The last time I saw Richard Austin, he was living in a bush. Location, location, location, the estate agents say, and this was a well-positioned bush, to be sure, in the car park opposite the Hilton hotel in New Kingston. The Hilton hotel, you see, is where international cricket teams stay when they are in Jamaica – England are staying there right now – and Austin had located on the principle that someone might just remember him and give him some money to feed his habit.
He’s moved now – at least when you do not own a home, selling up is not a problem – and he inhabits the Cross Roads area of Kingston in a triangle between Tastee, the patty store, the Texaco garage and Union Square, sleeping rough, begging and, when he is flush, getting high. He is high a lot of the time, says the man who runs the garage where Austin hangs out, but people are still fond of him and enjoy his company, unless he’s so high that he starts talking crazy.
Austin was not a great cricketer, but people in Kingston remember him as a magnificent all-round sportsman. He played two Test matches for West Indies against the Australia team captained by Bobby Simpson in 1978 and then played three ‘Tests’ during Kerry Packer’s World Series Cricket, bowling off spin and hitting the ball hard. He was a dual international, representing Jamaica at cricket and football, and was, by all accounts, a brilliant table tennis player.
Things began to go wrong when he signed to play for the West Indian rebels in South Africa in 1983. Whereas English cricketers who took the apartheid rand were banned for a brief period of time, then quickly rehabilitated and often rewarded with high office, the West Indian cricketers were banned for life and ostracised from their communities. Many, such as Lawrence Rowe and Everton Mattis, the Jamaicans, left their country, fleeing shadows, but those who stayed had it hard.
Austin, 54, stayed, as did Herbert Chang, another Jamaican rebel, who is also living rough in an area of Kingston called Greenwich Town. Elsewhere, David Murray, the Barbadian wicket-keeper, and Bernard Julien, the all-rounder from Trinidad, both of whom toured South Africa, have also struggled through some tough times.
It was an emotive issue and the memory of the choices made then rankles with some. Last week Rowe, one of the greatest stylists that the West Indies has produced, celebrated his 60th birthday in Miami, Florida, and while the Jamaican Minister of Sport sent congratulations, a prominent lawyer here was moved to say: ‘There are certain choices in life that define you and even predestine you to a certain future. You can’t powder people when their behaviour prolonged our agony. Sometimes life doesn’t give you a second chance.’
It has not given Austin much of a second chance. Everyone calls him by his street name now, ‘Danny Germs’ or simply ‘Germs’. It is as if he is a different person, which he is.
It costs about a hundred Jamaican dollars (less than a pound) to buy a lump of crack about the size of a small piece of road grit and it is readily available in Kingston. Smoking it – the usual way is to put the crack and a piece of copper wire down a syringe, heat it up and inhale – produces the strongest hit, but it is also one of the most addictive drugs known to man. ‘Germs’ has been addicted to it, and homeless, for the best part of two decades.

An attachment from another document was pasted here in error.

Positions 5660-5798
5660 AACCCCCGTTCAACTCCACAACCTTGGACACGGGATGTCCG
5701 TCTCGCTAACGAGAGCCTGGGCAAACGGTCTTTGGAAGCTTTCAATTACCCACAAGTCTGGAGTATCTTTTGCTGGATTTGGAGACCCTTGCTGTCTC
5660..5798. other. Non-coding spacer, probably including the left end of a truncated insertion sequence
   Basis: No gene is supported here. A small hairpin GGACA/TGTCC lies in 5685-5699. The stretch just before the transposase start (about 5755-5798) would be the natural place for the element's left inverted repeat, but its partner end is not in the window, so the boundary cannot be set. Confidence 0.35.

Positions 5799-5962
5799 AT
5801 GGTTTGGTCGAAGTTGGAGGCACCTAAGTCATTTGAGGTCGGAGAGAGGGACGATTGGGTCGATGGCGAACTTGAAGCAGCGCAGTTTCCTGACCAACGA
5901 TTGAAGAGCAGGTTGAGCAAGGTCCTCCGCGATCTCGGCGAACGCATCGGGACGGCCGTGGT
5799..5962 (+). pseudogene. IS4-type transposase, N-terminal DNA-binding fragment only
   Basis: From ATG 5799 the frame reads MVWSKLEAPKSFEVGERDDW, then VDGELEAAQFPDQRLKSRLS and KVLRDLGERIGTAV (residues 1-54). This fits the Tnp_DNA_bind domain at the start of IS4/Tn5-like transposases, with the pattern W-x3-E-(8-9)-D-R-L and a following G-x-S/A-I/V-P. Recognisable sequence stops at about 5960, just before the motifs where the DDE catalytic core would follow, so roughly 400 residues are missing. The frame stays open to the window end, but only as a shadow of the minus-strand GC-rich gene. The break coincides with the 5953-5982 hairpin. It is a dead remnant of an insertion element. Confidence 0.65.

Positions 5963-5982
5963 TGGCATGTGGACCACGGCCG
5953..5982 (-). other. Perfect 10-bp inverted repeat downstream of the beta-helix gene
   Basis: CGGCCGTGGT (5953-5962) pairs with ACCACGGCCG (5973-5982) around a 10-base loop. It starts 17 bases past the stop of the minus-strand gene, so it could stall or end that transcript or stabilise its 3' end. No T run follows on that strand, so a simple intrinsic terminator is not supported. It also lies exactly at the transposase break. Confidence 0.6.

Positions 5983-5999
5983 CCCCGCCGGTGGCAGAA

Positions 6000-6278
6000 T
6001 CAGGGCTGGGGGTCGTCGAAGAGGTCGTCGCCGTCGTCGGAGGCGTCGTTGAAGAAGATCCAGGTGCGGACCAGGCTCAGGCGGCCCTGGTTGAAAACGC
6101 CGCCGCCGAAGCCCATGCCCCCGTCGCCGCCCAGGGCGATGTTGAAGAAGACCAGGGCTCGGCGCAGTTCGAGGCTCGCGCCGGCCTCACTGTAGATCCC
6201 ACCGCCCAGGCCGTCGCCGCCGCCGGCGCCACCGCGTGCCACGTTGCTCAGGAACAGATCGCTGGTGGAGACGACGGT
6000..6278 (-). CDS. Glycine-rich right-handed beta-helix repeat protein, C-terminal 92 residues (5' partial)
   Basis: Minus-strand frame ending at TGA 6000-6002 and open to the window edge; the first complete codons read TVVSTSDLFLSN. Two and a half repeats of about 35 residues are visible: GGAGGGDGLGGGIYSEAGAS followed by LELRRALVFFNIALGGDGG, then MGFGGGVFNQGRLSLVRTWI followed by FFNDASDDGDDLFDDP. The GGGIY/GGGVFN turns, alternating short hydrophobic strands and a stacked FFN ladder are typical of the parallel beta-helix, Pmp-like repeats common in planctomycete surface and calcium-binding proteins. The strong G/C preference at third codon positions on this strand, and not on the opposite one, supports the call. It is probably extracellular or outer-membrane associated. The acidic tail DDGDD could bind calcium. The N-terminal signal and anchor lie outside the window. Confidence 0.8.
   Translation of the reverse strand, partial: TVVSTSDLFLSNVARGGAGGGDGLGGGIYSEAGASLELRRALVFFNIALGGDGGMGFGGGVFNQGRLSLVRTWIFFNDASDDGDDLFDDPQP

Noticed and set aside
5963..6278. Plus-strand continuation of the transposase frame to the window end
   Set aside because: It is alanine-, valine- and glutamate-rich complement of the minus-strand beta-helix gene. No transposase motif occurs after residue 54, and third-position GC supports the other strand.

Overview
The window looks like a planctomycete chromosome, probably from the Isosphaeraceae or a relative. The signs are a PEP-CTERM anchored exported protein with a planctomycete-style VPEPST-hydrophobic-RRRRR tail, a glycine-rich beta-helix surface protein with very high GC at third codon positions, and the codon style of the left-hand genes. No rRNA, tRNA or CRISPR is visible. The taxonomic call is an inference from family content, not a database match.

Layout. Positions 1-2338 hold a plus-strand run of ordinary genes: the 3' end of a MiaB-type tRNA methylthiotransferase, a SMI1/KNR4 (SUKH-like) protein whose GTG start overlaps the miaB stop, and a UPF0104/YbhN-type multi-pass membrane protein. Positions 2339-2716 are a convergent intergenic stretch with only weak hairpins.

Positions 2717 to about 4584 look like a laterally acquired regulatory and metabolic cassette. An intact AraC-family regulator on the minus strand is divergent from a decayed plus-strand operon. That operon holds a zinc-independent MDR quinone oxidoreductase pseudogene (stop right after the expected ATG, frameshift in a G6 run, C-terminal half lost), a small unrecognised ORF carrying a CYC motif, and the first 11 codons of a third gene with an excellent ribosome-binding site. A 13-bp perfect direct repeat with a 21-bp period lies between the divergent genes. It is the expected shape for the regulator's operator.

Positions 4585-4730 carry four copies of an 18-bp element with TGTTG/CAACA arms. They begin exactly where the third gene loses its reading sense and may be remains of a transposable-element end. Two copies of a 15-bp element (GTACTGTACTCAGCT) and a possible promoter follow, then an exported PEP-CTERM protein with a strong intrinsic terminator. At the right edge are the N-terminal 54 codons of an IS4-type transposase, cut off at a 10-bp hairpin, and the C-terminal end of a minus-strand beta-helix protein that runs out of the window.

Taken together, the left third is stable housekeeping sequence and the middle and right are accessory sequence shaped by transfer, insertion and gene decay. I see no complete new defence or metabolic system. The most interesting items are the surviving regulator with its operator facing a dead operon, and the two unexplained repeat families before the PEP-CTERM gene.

The last time he was clean was for a short time about ten years ago and he began playing again for Kensington and coaching the youngsters. He had the help of a local businessman to get clean then and the manager of the garage says that there is no end of people willing to help now, but ‘Germs’ has to want to help himself first. The drug rehabilitation programme Teen Challenge, originally a charity for Jamaican teenagers but which has expanded because of the size of the problem, will take only addicts who walk through the front door by themselves.
Dinanath Ramnarine is the president and chief executive of the West Indies Players Association and he regrets not being able to do more to help former players who have fallen on hard times. ‘We’re committed to helping former players, but we are constrained by a lack of funding,’ he told me this week. ‘We started a benevolent fund a while back and we’ve educated a number of our younger players as to the dangers of drug abuse, but these things cost money and we are not a wealthy organisation.’
While accepting that individuals must take responsibility for their actions, that Austin has made poor choices and that a number of people have tried to help him, it is strange that a sport that can pay a player a million bucks for three hours’ work cannot do more to help to look after its own. This week, as the Test match involving West Indies and England takes place at Sabina Park, ‘Germs’ will be on the street less than a mile away looking for handouts.
‘Germs’ was not high when Michael Holding and I met him this week and he laughed readily. He spoke warmly of his time in England, playing club cricket for Enfield and Church in the Lancashire League. ‘Give my regards to the Queen when you see her,’ he said in a moment of high comedy. ‘Yeah, give my best to the good lady.’ And he raised back his head and blew a kiss to the sky. Those in the forecourt of the garage fell about laughing.
He is still remembered with affection. As we were talking, a middle-aged man pushed his young daughter over to us to get our autographs. She asked Holding for his and then she asked me and was about to go when her father ushered her in the direction of ‘Germs’. She held out her piece of paper and he signed his autograph in fine, spidery handwriting: Richard Austin.